While there are hopeful signs of recovery, Tunisia's economy remains volatile. A potential political conflict could have a negative impact on the country's stability.
The Tunisian revolution against the former regime in January 2011 sparked a series of popular movements in the region. The transitional process towards democracy in Tunisia has achieved acceptable results. The members of the new National Constituent Assembly (NCA) were elected in generally free and fair elections on October 23, 2011. Their main mission is to draft a new constitution within one year. The Islamic party Al-Nahdha won the majority of seats in the NCA, and has led a coalition government, called “Troika”, since January 2012.
In post-revolution Tunisia, the opposition parties and independent observers have criticized the Troika's performance for its inability to improve the economic situation. Criticism especially increased when Standard and Poor's downgraded Tunisia's sovereign credit rating in May 2012. In August 2012, the International Monetary Fund (IMF) published an optimistic report about Tunisia's economic recovery, however, it also highlighted large internal and external risks.
The Signs of Recovery
Real GDP increased by 4.8% in the first quarter of 2012, whereas it had contracted by 1.8% in 2011. This recovery can be explained by the lift in tourism, investment, and public expenditures. Consequently, real GDP growth could reach 2.7% in 2012. In the worst scenario real GDP growth would be at about 1% in 2012.The government opted for stimulating the economic activity by implementing an expansionary policy. In this context, the budget of 2012 was rectified in order to increase wages, subsidies, and public investment. In addition, the tax receipts have increased thanks to the facilities of payment and reconciliation opportunities the Ministry of Finance offered to businessmen having large fiscal debts or tax evasion cases. In an environment of continuous stability, the IMF anticipates 6% of real GDP growth by 2017.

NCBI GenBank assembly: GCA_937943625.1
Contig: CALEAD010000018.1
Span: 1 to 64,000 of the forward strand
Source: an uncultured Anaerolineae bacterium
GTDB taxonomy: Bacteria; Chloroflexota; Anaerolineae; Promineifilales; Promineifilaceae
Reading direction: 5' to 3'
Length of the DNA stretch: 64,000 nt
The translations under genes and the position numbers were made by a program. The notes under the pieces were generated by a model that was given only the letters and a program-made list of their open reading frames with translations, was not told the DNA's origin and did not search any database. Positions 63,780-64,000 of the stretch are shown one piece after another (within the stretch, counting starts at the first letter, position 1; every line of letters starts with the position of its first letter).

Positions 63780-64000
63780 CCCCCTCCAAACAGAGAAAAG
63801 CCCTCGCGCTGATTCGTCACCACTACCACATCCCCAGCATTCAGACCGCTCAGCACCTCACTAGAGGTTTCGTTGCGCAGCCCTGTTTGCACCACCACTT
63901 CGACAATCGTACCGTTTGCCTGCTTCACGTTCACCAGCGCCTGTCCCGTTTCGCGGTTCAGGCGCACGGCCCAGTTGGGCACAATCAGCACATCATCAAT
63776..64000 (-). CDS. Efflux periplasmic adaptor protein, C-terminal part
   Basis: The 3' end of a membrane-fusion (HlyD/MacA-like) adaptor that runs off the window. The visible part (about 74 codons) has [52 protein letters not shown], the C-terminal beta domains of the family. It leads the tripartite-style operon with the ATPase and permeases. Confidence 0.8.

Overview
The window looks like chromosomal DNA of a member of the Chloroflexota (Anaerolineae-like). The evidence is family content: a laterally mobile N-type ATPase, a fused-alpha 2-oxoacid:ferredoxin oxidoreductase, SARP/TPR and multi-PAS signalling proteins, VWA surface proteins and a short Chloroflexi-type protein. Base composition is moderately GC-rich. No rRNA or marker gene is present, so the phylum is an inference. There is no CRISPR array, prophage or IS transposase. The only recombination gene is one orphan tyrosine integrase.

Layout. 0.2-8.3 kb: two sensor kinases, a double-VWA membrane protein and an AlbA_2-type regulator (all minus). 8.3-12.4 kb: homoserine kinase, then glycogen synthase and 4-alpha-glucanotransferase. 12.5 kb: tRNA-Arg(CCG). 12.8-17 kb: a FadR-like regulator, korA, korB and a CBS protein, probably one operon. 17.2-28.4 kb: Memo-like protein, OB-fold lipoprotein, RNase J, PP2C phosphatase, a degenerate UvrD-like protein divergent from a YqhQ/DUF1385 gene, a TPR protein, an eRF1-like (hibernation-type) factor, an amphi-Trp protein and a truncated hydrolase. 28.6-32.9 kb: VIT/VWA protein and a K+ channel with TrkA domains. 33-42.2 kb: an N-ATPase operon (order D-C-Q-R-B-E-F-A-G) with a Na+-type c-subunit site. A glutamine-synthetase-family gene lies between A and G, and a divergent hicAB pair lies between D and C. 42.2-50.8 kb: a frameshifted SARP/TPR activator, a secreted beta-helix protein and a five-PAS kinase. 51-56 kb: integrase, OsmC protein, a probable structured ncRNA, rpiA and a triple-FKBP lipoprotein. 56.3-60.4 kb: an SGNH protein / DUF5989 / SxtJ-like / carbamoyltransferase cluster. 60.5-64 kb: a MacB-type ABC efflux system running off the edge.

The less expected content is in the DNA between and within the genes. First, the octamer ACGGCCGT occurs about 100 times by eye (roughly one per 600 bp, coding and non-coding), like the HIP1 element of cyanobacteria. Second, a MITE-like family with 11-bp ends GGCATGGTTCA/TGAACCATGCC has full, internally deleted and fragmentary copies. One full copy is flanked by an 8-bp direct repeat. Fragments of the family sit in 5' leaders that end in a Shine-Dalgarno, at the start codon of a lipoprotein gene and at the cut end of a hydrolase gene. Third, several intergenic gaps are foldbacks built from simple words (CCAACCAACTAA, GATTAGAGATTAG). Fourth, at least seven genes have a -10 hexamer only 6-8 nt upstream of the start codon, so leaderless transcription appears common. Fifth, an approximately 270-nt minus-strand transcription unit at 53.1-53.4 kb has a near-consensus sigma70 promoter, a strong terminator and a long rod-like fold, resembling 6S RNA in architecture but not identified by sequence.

Internally, the large wage increases in the public sector, the depreciation of the exchange rate, and the increase of monetary injection could put further pressure on foreign reserves and inflation. In addition, the financial sector is still facing big challenges like the fact that Tunisian banks have less liquidity problems which would limit their contribution to domestic investment. Moreover, unemployment will remain high if public and private investments are not improving enough to create a significant number of jobs. Inflation could exceed 5% because of the exceptional increases in public wages and the last adjustment in fuel prices by about 6.5%, which will also drive up the production costs and consequently the prices of other products and services. The fiscal stimulus through public investment potentially may not realize its goals if the under-execution of public projects continues. In fact, the post-revolution administration has preserved the old rules and procedures of public contracts management. These are characterized by a slow process, whereas people in the deprived regions have expected to see the public projects start quickly. In this context, social tensions will continue and threaten security and stability.